Fifteen students from Quebec and 15 students from Hope toured around the District last Thursday during a photo scavenger hunt (which included snapping photos with several edible items from local businesses like Bees and the Rolling Pin, and things like skipping a rock in the Fraser River and standing on a Bike Park jump.)
The excitable group of French students from École secondaire les Etchemins in Lévis Quebec, arrived on Saturday Apr. 16 through a cultural exchange program and stayed with their host families until Saturday Apr. 23.
The week long exchange consisted of a myriad of events hosted by Hope Secondary’s French department, including meeting the community of Hope, a tour of the Fraser Valley, and trips to Victoria and Vancouver.
“The students have been having a great time — they’ve been on a helicopter ride, visited the Hope Slide, Harrison Hot Springs, Bridal Falls, Cultus Lake, Yale Historic Site, the Hope Museum and Nestle Waters,” said Hope Secondary French teacher Misty Wagner.
The program, geared toward students grade 9 to 11, was made possible by the hard work and dedication of teachers like Lynne Marvell and Lenora Poulin as well as government grants for Canadian exchange programs.
Friends, family and students were invited to a dinner to celebrate the memorable week on Friday at Hope Secondary, where they had the opportunity to share some of the week’s adventures in a slide show and with each other.
“My week was very good, it’s very beautiful here,” said Quebec student Laurie Tremblay. “It’s not at all like Quebec, it’s much different — here people are happy all the time, and they say hello. In Quebec people are always stressing.”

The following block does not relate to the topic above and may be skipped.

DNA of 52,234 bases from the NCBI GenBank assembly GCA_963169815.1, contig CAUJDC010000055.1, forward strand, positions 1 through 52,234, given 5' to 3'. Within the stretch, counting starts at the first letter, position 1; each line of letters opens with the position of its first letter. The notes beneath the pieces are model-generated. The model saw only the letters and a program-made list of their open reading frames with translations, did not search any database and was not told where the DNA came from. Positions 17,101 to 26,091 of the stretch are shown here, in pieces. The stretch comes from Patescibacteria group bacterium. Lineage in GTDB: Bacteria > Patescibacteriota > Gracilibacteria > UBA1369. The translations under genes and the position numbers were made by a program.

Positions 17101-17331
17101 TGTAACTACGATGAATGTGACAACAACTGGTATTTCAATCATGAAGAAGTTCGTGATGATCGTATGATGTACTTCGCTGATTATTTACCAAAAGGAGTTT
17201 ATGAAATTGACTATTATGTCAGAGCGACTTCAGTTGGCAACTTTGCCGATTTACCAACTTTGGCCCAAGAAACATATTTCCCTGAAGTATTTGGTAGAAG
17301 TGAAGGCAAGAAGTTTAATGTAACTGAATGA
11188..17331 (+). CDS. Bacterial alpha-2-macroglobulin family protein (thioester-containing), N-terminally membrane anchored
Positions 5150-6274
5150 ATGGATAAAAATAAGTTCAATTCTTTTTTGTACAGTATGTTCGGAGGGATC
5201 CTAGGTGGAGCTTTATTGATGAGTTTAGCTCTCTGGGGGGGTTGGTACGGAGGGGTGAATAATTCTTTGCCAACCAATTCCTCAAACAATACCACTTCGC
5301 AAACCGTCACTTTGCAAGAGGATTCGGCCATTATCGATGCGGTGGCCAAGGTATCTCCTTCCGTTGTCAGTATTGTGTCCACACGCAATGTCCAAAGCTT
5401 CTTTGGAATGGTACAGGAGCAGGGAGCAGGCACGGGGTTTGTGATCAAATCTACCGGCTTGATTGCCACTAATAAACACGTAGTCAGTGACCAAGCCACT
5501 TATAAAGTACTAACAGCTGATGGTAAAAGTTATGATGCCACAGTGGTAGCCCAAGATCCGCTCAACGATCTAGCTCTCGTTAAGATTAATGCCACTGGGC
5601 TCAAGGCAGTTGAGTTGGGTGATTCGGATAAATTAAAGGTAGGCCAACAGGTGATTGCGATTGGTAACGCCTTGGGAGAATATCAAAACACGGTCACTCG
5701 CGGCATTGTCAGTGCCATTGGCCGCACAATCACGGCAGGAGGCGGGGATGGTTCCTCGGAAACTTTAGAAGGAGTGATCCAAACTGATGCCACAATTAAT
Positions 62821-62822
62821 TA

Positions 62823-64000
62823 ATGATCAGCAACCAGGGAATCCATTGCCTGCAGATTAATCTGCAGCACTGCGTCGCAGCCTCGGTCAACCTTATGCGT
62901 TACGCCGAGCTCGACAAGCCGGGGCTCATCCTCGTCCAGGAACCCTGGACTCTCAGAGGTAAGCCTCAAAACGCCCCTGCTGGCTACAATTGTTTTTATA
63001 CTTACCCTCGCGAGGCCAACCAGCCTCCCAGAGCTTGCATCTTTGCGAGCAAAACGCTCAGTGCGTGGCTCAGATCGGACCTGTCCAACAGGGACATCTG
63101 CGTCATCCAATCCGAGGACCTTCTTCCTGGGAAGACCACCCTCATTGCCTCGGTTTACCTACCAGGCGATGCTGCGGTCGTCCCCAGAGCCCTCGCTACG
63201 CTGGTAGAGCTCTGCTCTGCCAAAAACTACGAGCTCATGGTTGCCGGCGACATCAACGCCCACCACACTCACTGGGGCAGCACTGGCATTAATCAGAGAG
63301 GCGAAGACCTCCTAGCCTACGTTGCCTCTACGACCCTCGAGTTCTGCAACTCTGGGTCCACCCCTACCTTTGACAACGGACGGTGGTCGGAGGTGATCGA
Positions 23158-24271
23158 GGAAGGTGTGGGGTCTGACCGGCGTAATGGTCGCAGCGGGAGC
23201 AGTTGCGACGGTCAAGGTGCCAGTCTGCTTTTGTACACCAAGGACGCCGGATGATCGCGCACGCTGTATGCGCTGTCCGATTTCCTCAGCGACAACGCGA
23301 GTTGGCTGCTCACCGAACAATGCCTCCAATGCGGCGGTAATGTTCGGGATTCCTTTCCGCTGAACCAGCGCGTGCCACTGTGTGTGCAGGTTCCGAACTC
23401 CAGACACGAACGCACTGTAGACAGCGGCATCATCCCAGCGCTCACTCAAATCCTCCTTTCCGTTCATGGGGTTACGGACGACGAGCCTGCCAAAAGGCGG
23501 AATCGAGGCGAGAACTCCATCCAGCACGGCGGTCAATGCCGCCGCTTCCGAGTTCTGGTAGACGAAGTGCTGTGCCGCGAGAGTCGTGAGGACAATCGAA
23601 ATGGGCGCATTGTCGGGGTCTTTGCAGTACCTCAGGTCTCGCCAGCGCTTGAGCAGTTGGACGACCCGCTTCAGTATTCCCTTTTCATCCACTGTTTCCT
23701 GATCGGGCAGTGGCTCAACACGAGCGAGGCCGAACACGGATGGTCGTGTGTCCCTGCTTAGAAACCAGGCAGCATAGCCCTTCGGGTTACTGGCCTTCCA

On the flip side, Hope Secondary students had the chance to travel to Quebec earlier in the year.
“I learned a lot, more than I thought — at first it was a bit overwhelming to be immersed in Quebec French, but it was fun,” said Hope Secondary student Emma Link.
Link described French cuisine as being hearty and she enjoyed the Sugar Shack (a traditional shack where people gather to enjoy sweet and delicious maple products and indulge in sugar cravings.) She also recommended the traditional French dish of Tourtière (meat pie.)
The program allowed students to have a different perspective while seeing how diverse Canada is within itself, and it seemed that the bunch was soaking up every minute of it.
“I think it gives students a cultural understanding, predominantly french, and it was really an opportunity to bond with our twin schools” said Wagner.